Oral Allergy Syndrome Treatment: Allergy Medicine

© Yeo2205 | Dreamstime Stock Photos & Stock Free Images

© Yeo2205 | Dreamstime Stock Photos & Stock Free Images

There is currently no specific medicine used for oral allergy syndrome treatment but some people have experienced relief from symptoms by treating the hay fever and pollen allergy through antihistamines. People who are at risk for developing severe symptoms or an anaphylactic reaction may also be encouraged to carry an EpiPen.

For your health safety make sure to always consult with your allergist or doctor before planning or changing your oral allergy syndrome treatment.

Antihistamines

Antihistamines are used to treat the hay fever symptoms of itching, sneezing, and a runny nose. Some people have also experienced fewer oral allergy syndrome symptoms when eating trigger foods by starting an antihistamine several weeks before their trigger pollens blooming season. Still, the best oral allergy syndrome treatment is food avoidance and antihistamines should not be taken just to be able to eat your trigger food. Many antihistamines are available over the counter:

  1. Brompheniramine. This is the active ingredient in Ala-hist, Dimetapp, Bromfed, Poly-Tussin, Q-Tapp, and many other multi-symptom medications. This medication is available over-the-counter, but tends to not come in a long-acting form. Taking this medication can cause sleepiness and should not be taken before driving or operating machinery.
  2. Chlorpheniramine. This is the active ingredient in Chlor-Trimeton, Advil Allergy, Tussionex, and many other multi-symptom medications. This medication is available over-the-counter, but tends to not come in a long-acting form. Taking this medication can cause sleepiness and should not be taken before driving or operating machinery.
  3. Diphenhydramine. This is the active ingredient in Benadryl as well as in many multi-symptom medications. This medication is available over-the-counter, but tends to not come in a long-acting form usually needing to be taken every 4 to 6 hours. Taking this medication can cause sleepiness and should not be taken before driving or operating machinery.
  4. Clemastine. This is the active ingredient in Dayhist and Tavist. This medication is available over-the-counter, but tends to not come in a long-acting form. Taking this medication can cause sleepiness and should not be taken before driving or operating machinery.
  5. Loratadine. This is the active ingredient in Claritin, Dimetapp, Tavist Non-Sedating, and Alavert. This medicine does not cause drowsiness, is long-acting, is available over-the-counter, and can be less expensive.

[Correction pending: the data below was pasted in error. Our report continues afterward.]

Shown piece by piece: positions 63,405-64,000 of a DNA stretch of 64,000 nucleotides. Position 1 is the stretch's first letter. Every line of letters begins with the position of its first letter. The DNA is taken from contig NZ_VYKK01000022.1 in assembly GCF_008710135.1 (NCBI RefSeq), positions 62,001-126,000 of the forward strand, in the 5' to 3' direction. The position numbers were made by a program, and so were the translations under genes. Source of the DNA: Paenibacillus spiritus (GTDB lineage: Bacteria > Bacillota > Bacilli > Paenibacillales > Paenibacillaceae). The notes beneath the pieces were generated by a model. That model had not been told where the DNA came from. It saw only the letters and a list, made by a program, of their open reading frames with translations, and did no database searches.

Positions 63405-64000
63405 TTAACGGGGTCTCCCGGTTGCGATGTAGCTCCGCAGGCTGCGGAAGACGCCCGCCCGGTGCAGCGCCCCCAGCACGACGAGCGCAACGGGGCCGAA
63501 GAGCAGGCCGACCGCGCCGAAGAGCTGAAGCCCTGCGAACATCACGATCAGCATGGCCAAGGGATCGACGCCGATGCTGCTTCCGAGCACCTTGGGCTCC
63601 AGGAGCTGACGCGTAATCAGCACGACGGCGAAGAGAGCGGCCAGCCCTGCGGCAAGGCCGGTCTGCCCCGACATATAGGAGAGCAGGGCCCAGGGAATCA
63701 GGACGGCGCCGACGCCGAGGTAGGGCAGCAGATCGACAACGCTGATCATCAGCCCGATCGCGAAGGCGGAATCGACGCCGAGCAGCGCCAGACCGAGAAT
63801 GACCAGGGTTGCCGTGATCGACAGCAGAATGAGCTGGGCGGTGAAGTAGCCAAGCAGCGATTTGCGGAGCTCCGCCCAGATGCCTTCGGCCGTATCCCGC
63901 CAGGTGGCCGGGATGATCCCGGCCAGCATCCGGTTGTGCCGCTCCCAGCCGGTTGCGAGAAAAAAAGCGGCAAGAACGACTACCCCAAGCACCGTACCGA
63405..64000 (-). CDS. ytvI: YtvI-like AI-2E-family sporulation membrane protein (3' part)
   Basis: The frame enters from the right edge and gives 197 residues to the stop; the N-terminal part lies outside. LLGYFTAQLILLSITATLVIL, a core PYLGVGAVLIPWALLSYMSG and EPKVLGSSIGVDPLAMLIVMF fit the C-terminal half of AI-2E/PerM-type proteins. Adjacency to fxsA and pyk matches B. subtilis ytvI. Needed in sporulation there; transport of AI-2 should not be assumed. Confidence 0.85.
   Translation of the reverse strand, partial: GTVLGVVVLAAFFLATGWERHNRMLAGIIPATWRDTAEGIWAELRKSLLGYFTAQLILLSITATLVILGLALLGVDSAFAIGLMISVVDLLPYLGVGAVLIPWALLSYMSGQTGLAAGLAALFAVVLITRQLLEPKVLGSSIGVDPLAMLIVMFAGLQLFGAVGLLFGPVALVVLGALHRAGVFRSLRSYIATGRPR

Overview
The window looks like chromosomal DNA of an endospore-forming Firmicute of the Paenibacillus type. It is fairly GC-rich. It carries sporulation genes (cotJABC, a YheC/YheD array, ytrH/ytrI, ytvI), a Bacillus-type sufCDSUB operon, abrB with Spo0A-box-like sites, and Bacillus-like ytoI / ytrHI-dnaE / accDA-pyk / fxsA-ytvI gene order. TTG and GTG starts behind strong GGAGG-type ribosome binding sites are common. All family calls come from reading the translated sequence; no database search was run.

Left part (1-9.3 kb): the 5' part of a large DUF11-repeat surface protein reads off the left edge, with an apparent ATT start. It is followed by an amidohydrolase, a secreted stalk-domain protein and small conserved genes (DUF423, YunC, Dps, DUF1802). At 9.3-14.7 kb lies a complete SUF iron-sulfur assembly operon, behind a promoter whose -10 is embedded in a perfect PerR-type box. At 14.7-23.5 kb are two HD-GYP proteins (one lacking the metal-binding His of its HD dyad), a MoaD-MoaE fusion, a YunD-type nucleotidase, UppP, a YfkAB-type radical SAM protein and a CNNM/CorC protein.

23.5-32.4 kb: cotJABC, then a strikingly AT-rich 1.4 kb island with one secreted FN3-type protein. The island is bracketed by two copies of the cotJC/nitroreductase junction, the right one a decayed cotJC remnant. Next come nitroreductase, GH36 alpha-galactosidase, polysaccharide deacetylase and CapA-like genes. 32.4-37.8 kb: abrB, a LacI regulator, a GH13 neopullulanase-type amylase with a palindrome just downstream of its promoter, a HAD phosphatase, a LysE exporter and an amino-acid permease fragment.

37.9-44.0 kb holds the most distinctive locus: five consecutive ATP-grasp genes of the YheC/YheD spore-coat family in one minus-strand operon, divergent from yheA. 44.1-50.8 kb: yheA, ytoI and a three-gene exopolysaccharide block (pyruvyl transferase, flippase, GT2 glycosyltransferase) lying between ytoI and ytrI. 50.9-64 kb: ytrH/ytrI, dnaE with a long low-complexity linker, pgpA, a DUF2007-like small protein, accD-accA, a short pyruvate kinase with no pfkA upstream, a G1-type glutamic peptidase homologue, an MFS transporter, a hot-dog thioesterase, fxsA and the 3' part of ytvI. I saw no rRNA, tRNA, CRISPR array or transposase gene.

6. Desloratadine. This is the active ingredient in Clarinex. This medicine does not cause drowsiness, is long-acting, is available over-the-counter, and can be less expensive.
  7. Cetirizine. This is the active ingredient in Zyrtec and Aller-Tec. This medicine does not cause drowsiness, is long-acting, is available over-the-counter, and can be less expensive.
  8. Levocetirizine. This is the active ingredient in Xyzal. This medicine does not cause drowsiness, is long-acting, is available over-the-counter, and can be less expensive.
  9. Fexofenadine. This is the active ingredient in Allegra. This medicine does not cause drowsiness, is long-acting, is available over-the-counter, and can be less expensive.

Some of these medications may not be safe for children. Before taking any new medications it is always recommended to consult with your doctor to make sure they are safe and beneficial for you to take.

EpiPen

A severe reaction or anaphylactic reaction is rare in oral allergy syndrome but is estimated to happen in as many as 10% of oral allergy syndrome sufferers. During a severe reaction an antihistamine (such as those listed above) will not be enough to prevent the reaction or stop throat swelling. For that reason many doctors will prescribe an ephinephrine auto-injector or EpiPen for people who are at risk for having a severe or anaphylactic reaction. An EpiPen is a preloaded syringe filled with epinephrine for emergency injection in the thigh if experiencing an anaphylactic reaction such as difficulty breathing or throat swelling. You might need an EpiPen if:

  1. You have had a severe allergic reaction in the past.
  2. Have had a reaction to a trigger food even after it had been cooked.
  3. You have had a positive skin allergy test to the trigger food.
  4. Have had a reaction to peanuts, tree nuts, or mustard. These foods are highly likely to become a severe allergy.
  5. Live in an area that has a high rate of severe reactions with certain foods. For example, there is a high rate of severe reactions in people with apple allergies in Spain.
  6. Have had difficulty speaking, swallowing, or experienced throat discomfort with past trigger food reactions.

For more information about anaphylactic reactions please click here.

 

References

Disclaimer: The information contained in this site is for educational purposes only, and should not be used as a substitute for a licensed physician. Please see your physician for diagnosis and treatment of any concerning symptoms or medical condition. Click here to read the full disclaimer.
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